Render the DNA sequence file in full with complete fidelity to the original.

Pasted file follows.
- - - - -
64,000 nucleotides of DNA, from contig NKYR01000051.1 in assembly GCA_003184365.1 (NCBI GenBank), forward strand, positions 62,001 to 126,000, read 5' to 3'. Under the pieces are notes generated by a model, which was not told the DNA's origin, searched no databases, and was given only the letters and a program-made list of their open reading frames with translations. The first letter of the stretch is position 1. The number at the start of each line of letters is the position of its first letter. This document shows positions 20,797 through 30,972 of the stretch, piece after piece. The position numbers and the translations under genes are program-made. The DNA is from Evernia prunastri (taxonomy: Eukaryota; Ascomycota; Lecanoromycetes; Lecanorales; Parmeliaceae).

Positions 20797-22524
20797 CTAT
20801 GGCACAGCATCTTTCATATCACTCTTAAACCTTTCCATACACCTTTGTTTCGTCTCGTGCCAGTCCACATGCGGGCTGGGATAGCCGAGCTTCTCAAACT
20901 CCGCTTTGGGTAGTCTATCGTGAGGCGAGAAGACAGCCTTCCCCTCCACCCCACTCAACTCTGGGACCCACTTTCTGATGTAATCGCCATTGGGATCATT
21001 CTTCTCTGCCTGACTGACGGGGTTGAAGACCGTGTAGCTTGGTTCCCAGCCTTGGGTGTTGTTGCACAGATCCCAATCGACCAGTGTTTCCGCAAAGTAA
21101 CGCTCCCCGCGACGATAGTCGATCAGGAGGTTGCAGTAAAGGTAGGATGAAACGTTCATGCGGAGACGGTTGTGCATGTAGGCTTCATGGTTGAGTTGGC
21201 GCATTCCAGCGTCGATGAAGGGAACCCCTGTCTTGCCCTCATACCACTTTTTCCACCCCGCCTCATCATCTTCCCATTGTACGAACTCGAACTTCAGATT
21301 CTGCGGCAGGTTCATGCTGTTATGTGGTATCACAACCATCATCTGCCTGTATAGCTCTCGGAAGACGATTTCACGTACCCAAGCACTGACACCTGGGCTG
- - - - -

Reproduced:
64,000 nucleotides of DNA, from contig NKYR01000051.1 in assembly GCA_003184365.1 (NCBI GenBank), forward strand, positions 62,001 to 126,000, read 5' to 3'. Under the pieces are notes generated by a model, which was not told the DNA's origin, searched no databases, and was given only the letters and a program-made list of their open reading frames with translations. The first letter of the stretch is position 1. The number at the start of each line of letters is the position of its first letter. This document shows positions 20,797 through 30,972 of the stretch, piece after piece. The position numbers and the translations under genes are program-made. The DNA is from Evernia prunastri (taxonomy: Eukaryota; Ascomycota; Lecanoromycetes; Lecanorales; Parmeliaceae).

Positions 20797-22524
20797 CTAT
20801 GGCACAGCATCTTTCATATCACTCTTAAACCTTTCCATACACCTTTGTTTCGTCTCGTGCCAGTCCACATGCGGGCTGGGATAGCCGAGCTTCTCAAACT
20901 CCGCTTTGGGTAGTCTATCGTGAGGCGAGAAGACAGCCTTCCCCTCCACCCCACTCAACTCTGGGACCCACTTTCTGATGTAATCGCCATTGGGATCATT
21001 CTTCTCTGCCTGACTGACGGGGTTGAAGACCGTGTAGCTTGGTTCCCAGCCTTGGGTGTTGTTGCACAGATCCCAATCGACCAGTGTTTCCGCAAAGTAA
21101 CGCTCCCCGCGACGATAGTCGATCAGGAGGTTGCAGTAAAGGTAGGATGAAACGTTCATGCGGAGACGGTTGTGCATGTAGGCTTCATGGTTGAGTTGGC
21201 GCATTCCAGCGTCGATGAAGGGAACCCCTGTCTTGCCCTCATACCACTTTTTCCACCCCGCCTCATCATCTTCCCATTGTACGAACTCGAACTTCAGATT
21301 CTGCGGCAGGTTCATGCTGTTATGTGGTATCACAACCATCATCTGCCTGTATAGCTCTCGGAAGACGATTTCACGTACCCAAGCACTGACACCTGGGCTG